In 2019, over 1000 t of licorice was imported from China to Japan at rising prices, recently 4,287 yen per kilogram (~35 €).

Recently, two Japanese group are engaged to find alternative sources for this valuable compound.

In 2013, Oji, a papermaker, established a Medical Plant Research Institute and started research analyzing the gene expression of licorice under various cultivation conditions. With a new cultivation technique, glycyrrhizic acid content was increased within a short period of 1.5 years from sowing to harvest, and demonstrated in a Hokkaido farm. Next, mechanization technology required for a ha-scale cultivation of licorice (ha scale) was established on two test farms in ​​Hokkaido. In the fall of 2020, Oji Holdings announced that licorice roots could be harvested in the t scale (dry weight).

A second approach by Toshiya MURANAKA and colleagues of Osaka University and RIKEN is based on synthetic biology, using S. cerevisiae. They cloned the CSyGT gene encoding a glucuronosyltransferase from the licorice plant, and expressed it with six other genes into yeast, enabling it to produce about 0.5 mg/L glycyrrhizin from glucose after 5 days of incubation.

Nikkei Biotech news, January 27, 2021, Nature, November 16, 2020.

Japanese Noster Co. commercializes functional fatty acid which suppresses postprandial glucose levels

The product, 10-hydroxy-cis-12-octadecenoic acid (HYA®), had originally been detected as a metabolite of dietary lipids and fatty acids by intestinal bacteria by the group of Jun OGAWA at Kyoto University. Further research at Nitto Pharmaceutical Co. had shown that this fatty acid inhibits the rise of postprandial blood glucose levels. A process has been developed by Noster Co., a subsidiary of Nitto Co., and supported by NEDO, producing HYA®-50 by reacting naturally occurring vegetable oil with lactic acid bacteria at high density, thus reducing the environmental impact of the production process and positioning HYA®-50 as a “green bioproduct”.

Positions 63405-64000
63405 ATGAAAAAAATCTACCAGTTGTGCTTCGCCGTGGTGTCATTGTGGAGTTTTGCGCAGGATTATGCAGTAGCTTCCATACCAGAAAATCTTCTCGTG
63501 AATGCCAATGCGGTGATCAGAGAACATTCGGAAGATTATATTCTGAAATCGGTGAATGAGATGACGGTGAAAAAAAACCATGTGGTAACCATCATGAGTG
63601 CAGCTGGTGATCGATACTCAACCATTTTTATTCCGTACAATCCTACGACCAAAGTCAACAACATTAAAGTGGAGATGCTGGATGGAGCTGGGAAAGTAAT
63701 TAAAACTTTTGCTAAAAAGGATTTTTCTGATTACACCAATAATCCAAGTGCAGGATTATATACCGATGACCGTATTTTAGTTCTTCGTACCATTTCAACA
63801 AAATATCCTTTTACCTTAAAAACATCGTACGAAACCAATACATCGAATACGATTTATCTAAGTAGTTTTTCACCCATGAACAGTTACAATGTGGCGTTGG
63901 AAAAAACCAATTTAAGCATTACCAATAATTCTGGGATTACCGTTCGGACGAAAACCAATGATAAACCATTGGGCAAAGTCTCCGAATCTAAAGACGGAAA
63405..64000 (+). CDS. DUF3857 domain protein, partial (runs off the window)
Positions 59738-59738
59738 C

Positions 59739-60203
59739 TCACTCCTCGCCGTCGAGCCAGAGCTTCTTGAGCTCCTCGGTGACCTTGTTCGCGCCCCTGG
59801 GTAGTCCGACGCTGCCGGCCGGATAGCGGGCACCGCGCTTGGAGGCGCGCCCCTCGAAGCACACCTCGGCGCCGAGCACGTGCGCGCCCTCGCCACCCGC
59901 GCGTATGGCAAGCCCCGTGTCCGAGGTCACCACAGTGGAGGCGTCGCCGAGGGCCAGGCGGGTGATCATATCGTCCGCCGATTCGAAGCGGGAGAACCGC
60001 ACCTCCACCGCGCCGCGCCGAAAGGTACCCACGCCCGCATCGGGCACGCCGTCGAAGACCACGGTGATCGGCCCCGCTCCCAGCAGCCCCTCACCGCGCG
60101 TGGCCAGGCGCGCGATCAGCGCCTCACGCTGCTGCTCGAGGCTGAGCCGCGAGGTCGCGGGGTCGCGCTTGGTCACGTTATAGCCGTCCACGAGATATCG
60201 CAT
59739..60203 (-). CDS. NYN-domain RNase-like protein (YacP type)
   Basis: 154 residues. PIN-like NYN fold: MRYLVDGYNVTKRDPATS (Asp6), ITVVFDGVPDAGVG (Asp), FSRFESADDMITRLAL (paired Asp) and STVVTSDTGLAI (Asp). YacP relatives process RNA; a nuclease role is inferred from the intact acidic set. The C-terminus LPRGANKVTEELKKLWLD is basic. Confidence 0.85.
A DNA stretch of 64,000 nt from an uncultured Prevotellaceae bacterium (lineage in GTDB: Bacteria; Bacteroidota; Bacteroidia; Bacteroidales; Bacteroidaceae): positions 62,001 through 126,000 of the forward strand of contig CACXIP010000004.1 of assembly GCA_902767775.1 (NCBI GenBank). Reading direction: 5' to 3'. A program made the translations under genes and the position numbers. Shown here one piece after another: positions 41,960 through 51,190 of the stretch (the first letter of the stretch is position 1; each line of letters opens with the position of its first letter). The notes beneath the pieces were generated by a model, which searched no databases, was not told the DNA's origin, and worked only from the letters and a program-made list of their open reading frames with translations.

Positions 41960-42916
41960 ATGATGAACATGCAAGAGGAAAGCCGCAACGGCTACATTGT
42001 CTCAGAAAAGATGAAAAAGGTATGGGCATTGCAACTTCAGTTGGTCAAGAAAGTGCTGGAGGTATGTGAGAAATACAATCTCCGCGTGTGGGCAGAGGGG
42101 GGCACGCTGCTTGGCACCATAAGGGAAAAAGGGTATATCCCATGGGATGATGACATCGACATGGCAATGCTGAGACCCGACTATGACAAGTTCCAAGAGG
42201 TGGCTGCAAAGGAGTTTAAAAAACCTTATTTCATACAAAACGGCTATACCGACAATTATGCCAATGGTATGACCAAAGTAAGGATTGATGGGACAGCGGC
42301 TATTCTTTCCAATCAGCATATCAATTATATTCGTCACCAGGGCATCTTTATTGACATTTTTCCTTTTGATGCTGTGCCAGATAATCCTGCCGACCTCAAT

NEDO news release, January 19, 2021

Kawasaki Heavy Industries launches first liquid hydrogen carrier tanker

The Japanese CO2 Free Hydrogen Supply Chain Promotion Organization HySTRA (Members: Iwatani Corporation, Kawasaki Heavy Industries Ltd., Shell Japan Corporation, Power Supply Development Corportion) has launched the first liquefied hydrogen carrier ship. It will transport liquefied hydrogen cooled to minus 253 ° C, leading to a volume of 1/800 of the gas at ambient temperature, safely and in large quantities over long distances. The liquefied hydrogen tank has a vacuum insulated double-shell structure with a holding volume of approximately 1,250 m3 and is scheduled to be completed in autumn 2020. After completion, the ship will transport liquefied hydrogen produced in Australia to Japan. Total length is 116 m, width 19 m, depth 4.5 m at full load, gross tonnage 8,000 t. Propulsion is by Diesel engine electric power generation, and voyage speed  is 13 knots.

NEDO news release, December 11, 2019

© NEDO Japan